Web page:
Editorial: Utility Rate Study Committee probably won't solve high electric rates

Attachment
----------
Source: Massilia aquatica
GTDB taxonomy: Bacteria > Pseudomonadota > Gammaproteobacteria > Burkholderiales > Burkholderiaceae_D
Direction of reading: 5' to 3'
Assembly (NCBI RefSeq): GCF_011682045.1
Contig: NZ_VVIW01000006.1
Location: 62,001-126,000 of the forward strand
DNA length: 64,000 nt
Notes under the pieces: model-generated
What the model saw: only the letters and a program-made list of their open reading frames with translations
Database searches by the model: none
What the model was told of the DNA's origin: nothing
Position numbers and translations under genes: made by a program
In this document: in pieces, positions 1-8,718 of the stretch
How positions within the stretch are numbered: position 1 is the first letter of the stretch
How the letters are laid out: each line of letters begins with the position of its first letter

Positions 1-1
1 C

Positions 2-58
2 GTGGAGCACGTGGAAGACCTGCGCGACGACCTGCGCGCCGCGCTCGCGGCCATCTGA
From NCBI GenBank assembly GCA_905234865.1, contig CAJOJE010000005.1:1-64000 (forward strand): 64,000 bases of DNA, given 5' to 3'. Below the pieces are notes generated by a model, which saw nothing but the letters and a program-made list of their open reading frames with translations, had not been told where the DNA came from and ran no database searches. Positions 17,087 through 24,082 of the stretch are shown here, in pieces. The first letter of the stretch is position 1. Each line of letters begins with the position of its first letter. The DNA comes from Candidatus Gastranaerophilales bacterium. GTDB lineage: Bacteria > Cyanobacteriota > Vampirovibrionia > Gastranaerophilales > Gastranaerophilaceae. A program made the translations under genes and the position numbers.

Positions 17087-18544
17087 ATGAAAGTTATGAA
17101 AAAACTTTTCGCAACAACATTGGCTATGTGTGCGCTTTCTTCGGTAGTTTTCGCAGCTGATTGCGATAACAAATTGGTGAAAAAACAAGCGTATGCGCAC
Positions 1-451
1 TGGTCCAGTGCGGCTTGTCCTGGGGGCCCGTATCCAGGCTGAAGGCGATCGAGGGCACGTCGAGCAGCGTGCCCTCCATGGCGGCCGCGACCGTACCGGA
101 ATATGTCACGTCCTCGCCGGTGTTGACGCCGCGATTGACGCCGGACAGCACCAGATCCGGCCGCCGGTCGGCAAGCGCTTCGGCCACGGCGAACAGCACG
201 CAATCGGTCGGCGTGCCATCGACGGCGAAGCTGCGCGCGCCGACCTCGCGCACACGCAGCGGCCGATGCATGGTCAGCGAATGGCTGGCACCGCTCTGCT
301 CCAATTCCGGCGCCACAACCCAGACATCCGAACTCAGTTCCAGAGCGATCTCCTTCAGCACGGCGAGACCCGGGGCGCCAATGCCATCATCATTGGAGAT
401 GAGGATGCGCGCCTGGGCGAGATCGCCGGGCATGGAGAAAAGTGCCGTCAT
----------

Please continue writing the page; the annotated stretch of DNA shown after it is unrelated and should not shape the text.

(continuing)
The City of Clinton’s Utility Rate Advisory Committee – appointed last year by city council – met Jan. 23 for three hours to receive the utility rate study and met another three hours Monday night to consider what recommendations to make to city council regarding rates the city should charge to provide electricity and water, to collect and treat sewage and to collect garbage and debris. The 18 members on the committee represent elected officials (the mayor and two council members), city staff (four members), the city’s largest utility customers (three members), PMPA (the wholesale electric supplier, two members), the city planning commission (one member) and citizens of Clinton (five members). City staff will not vote on what the recommendations to council should be, leaving the decision-making to the “impartial” members of the committee. Of course, all the members are representing different constituents who might be looking for different outcomes as the committee’s work comes to an end. The discussion at the meetings – all open to the public – has been thoughtful, intelligent and frank. The citizen members, in particular, have pulled no punches in offering questions and opinions. We believe those five members, in particular, are trying to do something to help their fellow citizens – many of whom are struggling to pay the city’s high utility bills. The committee will make recommendations to council and it is the mayor and six council members who will decide what the city charges for utilities in the next five years covered in the rate study. A few things said in the Jan. 23 meeting deserve recognition and special attention. Steve Shurbutt, who presented the results of the rate study by DGS Associates, said his firm was charged with determining how much it cost the city to provide each of the four utilities. Secondly, he said, the consultants looked at whether the rates (and other fees) currently being charge are adequate to provide the services. Finally, DGS recommended what the rates should be for the next five years in order for the city to keep services at the current level. Not surprisingly, electricity is the city’s cash cow. If the electric utility didn’t have to give money to its utility “brothers,” electric rates could drop significantly. The goal of the study – and the stated goal of council for years – is to make each utility self-supporting. To do that, the study recommends significant increases in water rates, along with steady increases in sewer treatment charges and a jump in what the city charges to send trucks to houses to pick up garbage, leaves, limbs and debris (along with continued cash infusions from the general fund). That bring up the final truism from the Jan. 23 meeting. Mike Gower, one of the citizen representatives on the rate study committee, said it succinctly: lowering electric rates slightly while increasing the other rates isn’t going to do anything to help citizens who are struggling to pay their bills. The bottom line will be the same. If a customer’s bill is $600 now and you reduce electricity by $100 and raise water and sewer by $100, how is that customer helped? That’s been our contention all along and anyone who doesn’t recognize that is the bottom line fact is not paying attention. It will cost $23.3 million this year to fund the city’s utility system. Any adjustment to one rate will have to be offset by a similar adjustment to another rate. Some are advocating privatizing some or all utilities. We think that’s a bad idea. Private utility companies answer to owners and stockholders. A public utility, in theory, is owned by the public, the people who use the service every day. While the committee has worked hard and has spent hours on discussion and serious reflection, it’s unlikely any good will come of it. And the high utility bills will continue every month

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